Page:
NICE recommends Lilly’s selpercatinib for rare thyroid cancer treatment
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NICE recommends Lilly’s selpercatinib for rare thyroid cancer treatment

04 Oct 2021 (Last Updated October 4th, 2021 15:42)

Based on additional data, the drug will be considered for routine use in the UK National Health Service in 2024. 

NICE recommends Lilly’s selpercatinib for rare thyroid cancer treatment
Selpercatinib will be offered through the Cancer Drugs Fund to treat advanced thyroid cancer. Credit: Credit: Darryl Leja, NHGRI/ National Human Genome Research Institute / Flickr.

The UK’s National Institute for Health and Care Excellence (NICE) has recommended Eli Lilly’s selpercatinib to treat some individuals with a kind of advanced thyroid cancer.

With the latest development, selpercatinib is currently available through the Cancer Drugs Fund.

This fund aids in offering access to new potential drugs as an option for individuals with advanced thyroid cancer that harbour alterations in the RET gene.

Selpercatinib obtained approval for the treatment of rare, advanced thyroid cancer patients if they require further medicines after preliminary treatment.

This comprises adult advanced RET fusion-positive thyroid cancer patients who require systemic treatment following lenvatinib (Lenvima, Kisplyx) or sorafenib (Nexavar).

The drug is also intended for advanced RET-mutant medullary thyroid cancer (MTC) patients aged 12 years and above and require systemic treatment following vandetanib (Caprelsa) or cabozantinib (Cometriq, Cabometyx).

The recommendation by NICE is based on data from the ongoing Phase I/II LIBRETTO-001 clinical trial demonstrating selpercatinib’s efficacy in RET-positive advanced solid tumour patients.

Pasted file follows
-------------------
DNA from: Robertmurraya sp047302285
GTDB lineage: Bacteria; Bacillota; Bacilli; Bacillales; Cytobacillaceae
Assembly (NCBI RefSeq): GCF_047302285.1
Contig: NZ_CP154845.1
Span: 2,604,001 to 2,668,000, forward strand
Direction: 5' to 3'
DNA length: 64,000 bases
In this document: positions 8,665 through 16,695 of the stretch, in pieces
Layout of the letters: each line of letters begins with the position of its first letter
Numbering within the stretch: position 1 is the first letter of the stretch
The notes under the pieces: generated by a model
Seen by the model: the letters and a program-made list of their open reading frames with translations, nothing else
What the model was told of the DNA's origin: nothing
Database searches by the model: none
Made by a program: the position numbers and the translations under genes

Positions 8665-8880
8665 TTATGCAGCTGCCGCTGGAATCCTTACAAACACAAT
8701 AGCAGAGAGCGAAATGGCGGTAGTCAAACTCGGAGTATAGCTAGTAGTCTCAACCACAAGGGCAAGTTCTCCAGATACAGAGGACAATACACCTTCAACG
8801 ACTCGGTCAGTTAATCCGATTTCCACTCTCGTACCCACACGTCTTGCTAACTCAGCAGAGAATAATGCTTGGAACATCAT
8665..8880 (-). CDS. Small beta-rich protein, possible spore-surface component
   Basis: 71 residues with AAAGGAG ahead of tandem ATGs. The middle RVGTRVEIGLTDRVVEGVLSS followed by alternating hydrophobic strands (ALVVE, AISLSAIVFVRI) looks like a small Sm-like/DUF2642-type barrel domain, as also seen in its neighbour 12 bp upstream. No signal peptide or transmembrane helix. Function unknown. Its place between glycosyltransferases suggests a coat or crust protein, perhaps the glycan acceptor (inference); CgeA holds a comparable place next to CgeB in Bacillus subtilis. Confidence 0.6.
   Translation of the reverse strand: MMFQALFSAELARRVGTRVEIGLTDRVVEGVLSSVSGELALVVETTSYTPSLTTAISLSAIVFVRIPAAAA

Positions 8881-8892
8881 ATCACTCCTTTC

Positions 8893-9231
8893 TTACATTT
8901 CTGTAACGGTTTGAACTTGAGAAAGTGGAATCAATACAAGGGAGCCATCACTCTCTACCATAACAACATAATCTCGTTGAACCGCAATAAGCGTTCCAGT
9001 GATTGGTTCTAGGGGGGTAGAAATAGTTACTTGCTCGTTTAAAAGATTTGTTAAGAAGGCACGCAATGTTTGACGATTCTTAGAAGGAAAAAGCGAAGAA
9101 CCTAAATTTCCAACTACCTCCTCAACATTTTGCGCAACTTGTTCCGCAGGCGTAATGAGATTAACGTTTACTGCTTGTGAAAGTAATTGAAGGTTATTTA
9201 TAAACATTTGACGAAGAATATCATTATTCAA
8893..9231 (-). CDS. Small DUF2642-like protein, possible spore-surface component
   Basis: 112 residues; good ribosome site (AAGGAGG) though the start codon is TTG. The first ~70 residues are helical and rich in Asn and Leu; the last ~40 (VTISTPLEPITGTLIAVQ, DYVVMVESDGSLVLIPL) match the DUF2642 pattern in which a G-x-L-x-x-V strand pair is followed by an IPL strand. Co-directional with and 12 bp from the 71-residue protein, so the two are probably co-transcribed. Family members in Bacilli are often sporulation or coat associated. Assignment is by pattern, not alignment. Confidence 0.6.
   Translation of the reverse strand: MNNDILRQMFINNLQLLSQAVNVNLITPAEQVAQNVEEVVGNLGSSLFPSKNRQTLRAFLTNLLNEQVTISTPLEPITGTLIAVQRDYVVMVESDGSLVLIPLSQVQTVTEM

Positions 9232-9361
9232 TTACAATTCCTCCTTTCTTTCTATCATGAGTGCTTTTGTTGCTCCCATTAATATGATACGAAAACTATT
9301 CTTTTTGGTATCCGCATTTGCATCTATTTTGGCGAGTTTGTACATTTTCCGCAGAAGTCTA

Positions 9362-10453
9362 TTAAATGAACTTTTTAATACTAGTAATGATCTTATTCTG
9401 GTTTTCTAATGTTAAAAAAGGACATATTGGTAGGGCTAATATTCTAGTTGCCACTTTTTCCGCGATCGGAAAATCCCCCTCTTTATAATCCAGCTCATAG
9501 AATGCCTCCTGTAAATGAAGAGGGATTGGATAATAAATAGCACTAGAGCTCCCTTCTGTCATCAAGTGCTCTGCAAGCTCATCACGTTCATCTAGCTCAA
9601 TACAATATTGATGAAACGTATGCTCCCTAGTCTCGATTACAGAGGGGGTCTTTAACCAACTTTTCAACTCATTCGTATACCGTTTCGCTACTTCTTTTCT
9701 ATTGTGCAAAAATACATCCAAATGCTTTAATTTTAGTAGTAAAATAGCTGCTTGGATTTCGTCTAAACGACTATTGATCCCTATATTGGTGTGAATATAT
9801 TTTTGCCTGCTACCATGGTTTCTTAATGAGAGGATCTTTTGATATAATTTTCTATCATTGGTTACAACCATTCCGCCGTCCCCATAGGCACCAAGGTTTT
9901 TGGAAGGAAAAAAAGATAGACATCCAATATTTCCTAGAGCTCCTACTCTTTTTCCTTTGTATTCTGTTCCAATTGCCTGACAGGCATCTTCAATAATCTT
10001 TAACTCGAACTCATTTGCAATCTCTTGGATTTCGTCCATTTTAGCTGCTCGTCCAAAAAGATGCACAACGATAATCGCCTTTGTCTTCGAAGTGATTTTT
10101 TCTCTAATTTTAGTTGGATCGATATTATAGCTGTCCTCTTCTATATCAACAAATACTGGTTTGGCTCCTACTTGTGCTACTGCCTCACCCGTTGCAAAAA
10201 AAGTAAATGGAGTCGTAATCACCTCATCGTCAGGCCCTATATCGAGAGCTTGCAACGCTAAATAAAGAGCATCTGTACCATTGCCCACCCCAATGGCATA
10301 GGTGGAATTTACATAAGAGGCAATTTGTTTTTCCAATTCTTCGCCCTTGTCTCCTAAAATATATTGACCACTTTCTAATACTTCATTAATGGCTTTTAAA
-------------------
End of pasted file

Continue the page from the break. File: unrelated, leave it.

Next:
Furthermore, the study showed that approximately eight out of ten advanced RET fusion-positive thyroid cancer patients receiving prior therapies responded to selpercatinib.

These subjects were also alive for an average of 20 months with no disease progression.

Approximately seven out of ten medullary thyroid cancer patients who received previous therapies responded to selpercatinib.

On assessing further findings, which demonstrate the drug’s effectiveness and cost-efficiency, selpercatinib will be considered for the routine UK National Health Service usage in 2024.

Cancer Research UK policy development head Kruti Shrotri said: “This decision is good news for people affected by these rare and aggressive types of thyroid cancer.

“Because this drug has been approved through the Cancer Drugs Fund, patients who could benefit from it in England will be able to access it quickly while more evidence is gathered on its effectiveness.”

Marketed as Retevmo in the US, selpercatinib obtained the Food and Drug Administration (FDA) approval to treat adults and paediatric patients with advanced RET-driven lung and thyroid cancers.

In August, the NICE recommended Lilly’s abemaciclib as an option for adults with hormone receptor-positive, human epidermal growth factor receptor 2-negative breast cancer that has spread to other body parts.